Letters to the Editor


Hamilton’s return

Many fans think that the return of Josh Hamilton is the biggest mistake Texas Rangers’ management has ever made.

They focus on Josh’s departure — how poorly he was playing, how glad he was to leave the Rangers. It’s as if he didn’t lead the Rangers to the World Series two years in a row.

The way fans turned on Josh when his batting average plummeted was the worst possible thing to do to a recovering drug addict. Yes, Josh Hamilton has been in rehab many times. But he keeps going back to get help.

Vince Lombardi once said, “A winner is someone who gets up exactly one time more than he falls down.”

Rangers fans could care less if Josh is abusing drugs — as long as he continues to help the Rangers win games. Once upon a time, fans cared about the players off the field, too.

We need to shower Josh Hamilton with encouragement, support and prayers. That could very well be the key to getting the Rangers back into the World Series.

If you are still determined to hate Josh, that tells me you are clueless about addiction. Do not judge this man. You may find yourself in the very same situation.

— Pam Brooks, Fort Worth

High-speed rail

The Thursday op-ed by Kyle Workman, president of Texans Against High-Speed Rail, could better have been headlined “Kyle Workman against progress” or “Uninformed Texans living in the past.”

I lived in Europe and rode high-speed trains in almost every country. I saw how they helped solve the problem of overcrowded highways. We loved the trains — so well managed, so comfortable and so much cheaper than driving cars.

Texas has a chance to get into high-speed rail this decade and see how much much people would love the trains. We may think we are with the times, but in many ways, such as railways, we are far behind.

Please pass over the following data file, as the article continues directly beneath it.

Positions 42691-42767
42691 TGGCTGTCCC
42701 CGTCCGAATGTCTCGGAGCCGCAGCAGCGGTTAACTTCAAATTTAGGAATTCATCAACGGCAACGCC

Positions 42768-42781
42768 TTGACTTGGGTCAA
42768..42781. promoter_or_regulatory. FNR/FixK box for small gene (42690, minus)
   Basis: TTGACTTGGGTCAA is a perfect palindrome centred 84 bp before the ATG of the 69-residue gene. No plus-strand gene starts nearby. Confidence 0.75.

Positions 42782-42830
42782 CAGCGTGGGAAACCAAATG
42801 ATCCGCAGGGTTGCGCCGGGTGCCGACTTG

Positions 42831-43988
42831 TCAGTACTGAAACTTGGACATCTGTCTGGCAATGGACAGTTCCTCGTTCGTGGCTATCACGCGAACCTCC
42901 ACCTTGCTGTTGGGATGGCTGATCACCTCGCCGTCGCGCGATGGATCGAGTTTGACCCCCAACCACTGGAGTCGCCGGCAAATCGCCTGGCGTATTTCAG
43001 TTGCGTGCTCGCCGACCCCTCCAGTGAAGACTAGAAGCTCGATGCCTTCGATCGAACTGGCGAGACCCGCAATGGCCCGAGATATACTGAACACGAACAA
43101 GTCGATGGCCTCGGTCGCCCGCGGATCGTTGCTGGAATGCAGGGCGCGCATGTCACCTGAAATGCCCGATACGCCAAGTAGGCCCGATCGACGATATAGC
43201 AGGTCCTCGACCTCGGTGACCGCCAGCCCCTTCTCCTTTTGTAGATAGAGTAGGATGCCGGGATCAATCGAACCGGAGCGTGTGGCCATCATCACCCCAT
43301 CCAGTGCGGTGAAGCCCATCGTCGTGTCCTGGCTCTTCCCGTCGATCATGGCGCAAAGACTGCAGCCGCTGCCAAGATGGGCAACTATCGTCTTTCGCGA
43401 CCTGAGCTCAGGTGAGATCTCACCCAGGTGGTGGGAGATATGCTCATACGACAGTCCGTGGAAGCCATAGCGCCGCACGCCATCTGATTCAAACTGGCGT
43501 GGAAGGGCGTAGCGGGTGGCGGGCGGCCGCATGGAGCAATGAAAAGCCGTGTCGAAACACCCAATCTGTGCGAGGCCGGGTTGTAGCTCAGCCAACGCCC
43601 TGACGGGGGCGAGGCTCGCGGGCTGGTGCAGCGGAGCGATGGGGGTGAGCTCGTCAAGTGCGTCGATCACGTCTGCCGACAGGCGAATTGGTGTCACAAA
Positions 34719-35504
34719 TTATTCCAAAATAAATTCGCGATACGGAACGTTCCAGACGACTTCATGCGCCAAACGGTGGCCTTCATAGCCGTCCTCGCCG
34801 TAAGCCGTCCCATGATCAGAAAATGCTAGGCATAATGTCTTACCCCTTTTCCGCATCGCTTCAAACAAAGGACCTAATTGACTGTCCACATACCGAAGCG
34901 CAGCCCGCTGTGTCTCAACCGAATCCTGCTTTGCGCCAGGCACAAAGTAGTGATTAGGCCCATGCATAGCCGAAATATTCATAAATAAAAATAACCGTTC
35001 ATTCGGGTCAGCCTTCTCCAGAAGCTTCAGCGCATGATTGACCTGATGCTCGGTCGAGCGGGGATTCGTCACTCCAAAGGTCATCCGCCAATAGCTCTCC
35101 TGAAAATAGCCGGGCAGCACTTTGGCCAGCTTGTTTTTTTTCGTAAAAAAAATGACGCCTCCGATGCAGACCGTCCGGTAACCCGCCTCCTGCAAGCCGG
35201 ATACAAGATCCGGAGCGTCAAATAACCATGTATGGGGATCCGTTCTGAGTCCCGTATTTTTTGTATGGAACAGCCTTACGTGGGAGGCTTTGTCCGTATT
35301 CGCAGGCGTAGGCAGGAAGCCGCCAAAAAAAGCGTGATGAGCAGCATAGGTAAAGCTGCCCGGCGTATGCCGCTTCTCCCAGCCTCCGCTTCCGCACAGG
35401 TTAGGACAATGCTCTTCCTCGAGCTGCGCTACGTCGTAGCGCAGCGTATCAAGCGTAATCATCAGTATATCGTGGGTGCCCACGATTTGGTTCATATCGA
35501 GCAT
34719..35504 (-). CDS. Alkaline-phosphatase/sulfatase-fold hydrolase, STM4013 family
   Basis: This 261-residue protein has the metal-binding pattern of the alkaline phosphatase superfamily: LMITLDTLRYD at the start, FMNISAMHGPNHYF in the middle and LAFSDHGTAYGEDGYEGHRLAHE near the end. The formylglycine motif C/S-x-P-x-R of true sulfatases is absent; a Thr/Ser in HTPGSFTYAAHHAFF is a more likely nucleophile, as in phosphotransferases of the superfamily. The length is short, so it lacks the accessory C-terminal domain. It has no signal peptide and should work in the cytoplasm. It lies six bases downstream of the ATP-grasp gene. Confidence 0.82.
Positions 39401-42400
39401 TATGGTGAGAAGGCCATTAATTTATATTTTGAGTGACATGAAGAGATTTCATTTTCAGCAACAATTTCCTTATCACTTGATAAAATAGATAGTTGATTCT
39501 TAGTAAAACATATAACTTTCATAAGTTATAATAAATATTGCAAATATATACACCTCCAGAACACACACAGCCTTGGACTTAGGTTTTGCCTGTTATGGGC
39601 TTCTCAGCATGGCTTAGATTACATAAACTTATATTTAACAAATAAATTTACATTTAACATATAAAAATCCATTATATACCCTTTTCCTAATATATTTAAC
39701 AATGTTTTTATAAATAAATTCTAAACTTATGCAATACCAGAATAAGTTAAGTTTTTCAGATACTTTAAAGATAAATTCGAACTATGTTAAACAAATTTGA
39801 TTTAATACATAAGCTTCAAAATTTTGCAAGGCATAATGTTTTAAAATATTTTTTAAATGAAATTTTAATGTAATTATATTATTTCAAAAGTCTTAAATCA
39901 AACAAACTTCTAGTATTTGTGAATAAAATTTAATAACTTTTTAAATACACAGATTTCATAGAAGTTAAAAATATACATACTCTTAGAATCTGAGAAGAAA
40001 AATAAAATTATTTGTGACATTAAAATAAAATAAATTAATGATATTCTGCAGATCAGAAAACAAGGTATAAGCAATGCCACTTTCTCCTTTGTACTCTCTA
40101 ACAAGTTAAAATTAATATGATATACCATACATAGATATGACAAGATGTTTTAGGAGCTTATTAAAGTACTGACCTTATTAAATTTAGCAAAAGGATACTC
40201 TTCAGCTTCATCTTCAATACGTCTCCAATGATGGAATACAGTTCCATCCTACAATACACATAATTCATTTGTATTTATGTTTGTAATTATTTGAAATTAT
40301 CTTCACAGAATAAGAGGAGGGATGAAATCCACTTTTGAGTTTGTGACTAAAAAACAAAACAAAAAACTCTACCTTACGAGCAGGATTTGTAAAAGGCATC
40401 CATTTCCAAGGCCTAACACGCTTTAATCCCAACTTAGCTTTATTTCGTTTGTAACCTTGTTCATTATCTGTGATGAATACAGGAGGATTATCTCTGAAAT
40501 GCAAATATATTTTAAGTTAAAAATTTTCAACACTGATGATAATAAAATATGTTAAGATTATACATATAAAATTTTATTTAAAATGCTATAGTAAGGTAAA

We’ve missed out on many improved modes of transit by closing our eyes and minds about things before we try them.

— Sandi Black, Fort Worth

Grateful to police

Friday was designated by Congress as Peace Officers’ Memorial Day.

According to the National Law Enforcement Officers Memorial Fund, 117 officers died on duty last year. This year, the number is already up to 42.

Hardly a day goes by when we don’t see news stories about police officers being attacked, verbally or physically. And they are constantly scrutinized by people with mobile phones.

Yes, there are bad cops, and there are good cops who sometimes make bad decisions.

But the vast majority of police officers are people of integrity trying to do the right thing, and they put their lives on the line every day.

No amount of money is enough compensation to be a police officer in today’s environment, and I am grateful that so many men and women are still willing to pin on that badge and stand between the law-abiding public and the criminals.

— Tim Sralla, Fort Worth

For the common man

Jim Wright was honored, by thousands, deservedly, for his life of service to Fort Worth and the country.

I wish these people would also honor the positions and policies that he fought for all of his life.

I was his neighbor and friend to his last days, and he was very upset with the polarization and viciousness of today’s politics.

Let’s remember him, as mayor of Weatherford and speaker of the House of Representatives, for his work for the common man, not the rich and powerful.

— Herman I. Morris, Fort Worth


Letters should be no longer than 200 words and must have a full name, home street address, city of residence and both a home and daytime telephone number for verification.

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